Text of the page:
Russian President Vladimir Putin announced March 14 the withdrawal of the majority of Russian armed forces engaged in the Syrian Civil War. After six months of fighting, Russian servicemen have returned home, greeted by cheering throngs congratulating them on a ‘mission accomplished.’ Putin has said that he considers ‘the objectives set for the defense ministry to be generally accomplished’ and that he will be extracting all forces except for those operating from the Khmeimim airbase, southeast of Latakia, and from its ‘long-standing naval base in Tartus.’ However, with ISIS still occupying huge swaths of Syrian and Iraqi territory, it is imperative to ask whether Putin has truly accomplished the tasks which he set out and if Russia and her interests have exited Syria in a better state than they entered it. As veterans of an objectively falsified ‘mission accomplished’ announcement preached by the United States government in 2003, many in the West are naturally skeptical of such a statement (especially one made by Vladimir Putin), but there seems to be evidence supporting the claim that the Russians have placed themselves in an advantageous situation with their participation.
The somewhat brief nature of Russia’s participation is a tactical decision that provides the most potential advantages for the least commitment. In the case of both the Russian economy and the Russian population, both are unable to sustain a drawn-out conflict in the Middle East. Kimberely Marten and Rajan Menon state that Russian GDP dropped by 3.7 per cent in 2015, and the ruble has fallen by 50 per cent against the dollar since 2014. In addition, Putin had already stated that there will be cuts in the defense budget, as a part of the current Russian austerity plans. In terms of population-wide sentiment surrounding the conflict, Putin could not have afforded to get Russia involved in another long war in the Middle East. For Russians, the memories of the Afghanistan campaign of the 1980s are all too fresh and are not helped by the stagnated economy.
Putin’s forces in Syria have done exactly what they had planned to do: avert the total collapse of the Syrian President Bashar Al-Assad. By helping the Syrian President regain close to 4000 square miles of territory, the Russians have forced themselves into the spotlight in the Syrian Civil War, showing that their interests will be thoroughly represented as a foil to that of most Western states. Already, these actions have shown results. From Marten and Menon’s point of view, Putin’s campaign in Syria ‘forced the Syrian opposition to accept the ceasefire that took effect February 27 and gained Russia a place at the negotiation table, ensuring that the United States could not ignore its interests. The United States, too, has had to abandon its original position that peace talks were out of the question until Assad quit.’ It has become obvious that while fighting ISIS was a goal of the Russian military campaign, its aim was to allow Bashar Al-Assad to continue waging war against his opponents and attempt to keep himself in power.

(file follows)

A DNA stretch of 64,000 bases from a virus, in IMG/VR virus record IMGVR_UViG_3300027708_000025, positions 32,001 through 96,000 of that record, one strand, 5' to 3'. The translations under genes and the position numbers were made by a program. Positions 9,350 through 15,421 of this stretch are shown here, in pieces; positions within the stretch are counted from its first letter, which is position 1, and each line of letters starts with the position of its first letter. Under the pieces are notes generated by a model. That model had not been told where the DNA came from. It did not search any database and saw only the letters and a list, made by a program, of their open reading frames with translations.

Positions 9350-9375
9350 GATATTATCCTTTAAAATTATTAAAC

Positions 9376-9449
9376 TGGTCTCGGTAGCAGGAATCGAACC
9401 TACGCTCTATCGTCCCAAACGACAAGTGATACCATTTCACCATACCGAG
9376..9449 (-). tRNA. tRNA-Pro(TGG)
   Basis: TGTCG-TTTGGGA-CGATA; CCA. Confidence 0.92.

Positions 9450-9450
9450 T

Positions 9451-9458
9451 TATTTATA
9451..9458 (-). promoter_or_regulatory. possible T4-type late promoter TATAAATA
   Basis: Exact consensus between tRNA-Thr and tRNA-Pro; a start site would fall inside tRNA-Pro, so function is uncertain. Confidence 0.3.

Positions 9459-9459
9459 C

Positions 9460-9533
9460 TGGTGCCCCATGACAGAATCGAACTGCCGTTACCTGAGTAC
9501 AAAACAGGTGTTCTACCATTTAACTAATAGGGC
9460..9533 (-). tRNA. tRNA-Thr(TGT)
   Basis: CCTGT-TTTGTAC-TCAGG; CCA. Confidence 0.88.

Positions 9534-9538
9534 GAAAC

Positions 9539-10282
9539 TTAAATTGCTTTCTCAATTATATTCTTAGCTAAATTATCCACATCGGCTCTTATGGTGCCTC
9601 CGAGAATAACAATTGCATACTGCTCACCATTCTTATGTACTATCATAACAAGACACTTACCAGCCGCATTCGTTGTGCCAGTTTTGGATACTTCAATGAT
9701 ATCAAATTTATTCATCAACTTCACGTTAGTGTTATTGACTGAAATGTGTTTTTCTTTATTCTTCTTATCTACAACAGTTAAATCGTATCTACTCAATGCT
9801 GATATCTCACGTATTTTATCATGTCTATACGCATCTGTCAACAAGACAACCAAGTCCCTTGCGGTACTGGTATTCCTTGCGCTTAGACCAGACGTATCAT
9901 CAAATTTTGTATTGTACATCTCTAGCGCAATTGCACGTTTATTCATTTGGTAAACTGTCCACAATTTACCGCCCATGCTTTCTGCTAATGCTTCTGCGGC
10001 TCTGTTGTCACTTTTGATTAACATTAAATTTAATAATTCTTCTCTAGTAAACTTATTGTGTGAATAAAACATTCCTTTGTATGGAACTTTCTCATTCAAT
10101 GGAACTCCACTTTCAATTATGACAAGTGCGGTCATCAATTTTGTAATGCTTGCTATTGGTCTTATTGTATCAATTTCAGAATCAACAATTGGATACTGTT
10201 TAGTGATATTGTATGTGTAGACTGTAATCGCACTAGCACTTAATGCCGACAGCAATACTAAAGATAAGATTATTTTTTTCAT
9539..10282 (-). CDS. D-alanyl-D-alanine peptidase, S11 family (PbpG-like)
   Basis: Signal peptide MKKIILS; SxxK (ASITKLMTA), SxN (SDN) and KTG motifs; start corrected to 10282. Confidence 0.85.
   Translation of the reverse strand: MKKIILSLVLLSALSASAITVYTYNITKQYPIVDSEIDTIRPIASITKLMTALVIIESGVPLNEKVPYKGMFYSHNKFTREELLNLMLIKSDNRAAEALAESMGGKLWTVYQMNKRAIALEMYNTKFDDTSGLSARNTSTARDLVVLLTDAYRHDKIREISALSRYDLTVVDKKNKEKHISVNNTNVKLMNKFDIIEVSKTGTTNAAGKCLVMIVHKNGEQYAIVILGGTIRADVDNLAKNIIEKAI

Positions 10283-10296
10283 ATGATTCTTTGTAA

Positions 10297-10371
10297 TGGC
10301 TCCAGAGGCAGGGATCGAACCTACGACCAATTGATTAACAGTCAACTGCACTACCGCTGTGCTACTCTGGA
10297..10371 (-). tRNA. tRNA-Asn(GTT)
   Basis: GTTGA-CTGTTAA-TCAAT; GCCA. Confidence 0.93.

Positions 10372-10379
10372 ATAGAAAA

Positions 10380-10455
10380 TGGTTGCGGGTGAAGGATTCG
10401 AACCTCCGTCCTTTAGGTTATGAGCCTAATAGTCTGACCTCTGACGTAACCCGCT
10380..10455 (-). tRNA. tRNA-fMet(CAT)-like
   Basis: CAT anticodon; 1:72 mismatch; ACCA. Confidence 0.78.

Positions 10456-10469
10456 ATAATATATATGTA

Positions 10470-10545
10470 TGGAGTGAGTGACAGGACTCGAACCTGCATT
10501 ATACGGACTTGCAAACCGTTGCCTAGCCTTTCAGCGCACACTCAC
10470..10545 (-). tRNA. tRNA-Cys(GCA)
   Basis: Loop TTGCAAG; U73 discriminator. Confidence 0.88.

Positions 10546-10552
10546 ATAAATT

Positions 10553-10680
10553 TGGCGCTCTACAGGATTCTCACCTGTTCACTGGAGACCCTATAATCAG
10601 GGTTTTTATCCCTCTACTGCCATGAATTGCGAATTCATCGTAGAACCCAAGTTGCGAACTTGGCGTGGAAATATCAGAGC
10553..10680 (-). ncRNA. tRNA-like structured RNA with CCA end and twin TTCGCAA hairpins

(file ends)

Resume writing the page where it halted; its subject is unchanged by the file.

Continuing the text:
From the perspective of the United States, the involvement of the Russian military and the pro-Assad advances that they have made on the ground complicates the diplomatic situation to an extreme degree. Before Russian involvement, the Obama administration would not accept peace talks without an Assad resignation, but with that seeming like more of an impossibility with every passing day, the United States has had to rethink its strategy. With the humanitarian situation in Syria in shambles and reported use of chemical weapons, the U.S. has struggled with an ambivalent policy towards Syria. The Obama administration has been clearly torn between the obvious atrocities taking place against civilians in Syria and a domestic population which is war-weary and sees no short term solution to the problem. All in all, this places Russia, with its clearly defined interests and obvious political motives, to take control of the situation and impose its own agenda.
This forced change of diplomatic position is clearly a win for Putin and his campaign for a stronger Russia abroad. He seems to judge his foreign policy success based upon the reaction of the United States, and in this scenario the American change of heart furthers his domestic agenda of creating the external enemy of the United States. Putin views Russia as one of the superpowers of the world, and he needs to project that type of strength upon the rest of the international community to prove to the Russian people that he has the ability to bring Russia back to the ‘golden days’ of the Cold War. The same logic employed in Syria has also been implemented in Ukraine and Korea. This realist point of view has caused friction in both scenarios, but it has placed Russia at the forefront of the minds of American policymakers, which is exactly where Putin wants to be.
In conclusion, Putin’s actions and hard-line approach in Syria have allowed him to dictate the conflict while anti-war domestic sentiment in the U.S. has restricted the Obama administration from countering it. From the drop of the first bomb, it was clear that eliminating ISIS was not at the top of the Russian agenda. Putin can claim his military engagement in Syria as a win, because for him it was one. It brought Russia and her interests to the negotiating table in a short amount of time and gives the Russian-friendly Assad regime room to continue fighting. At this point, a diplomatic solution must be thoroughly pursued, with the best interest of the people of Syria at the top of the agenda.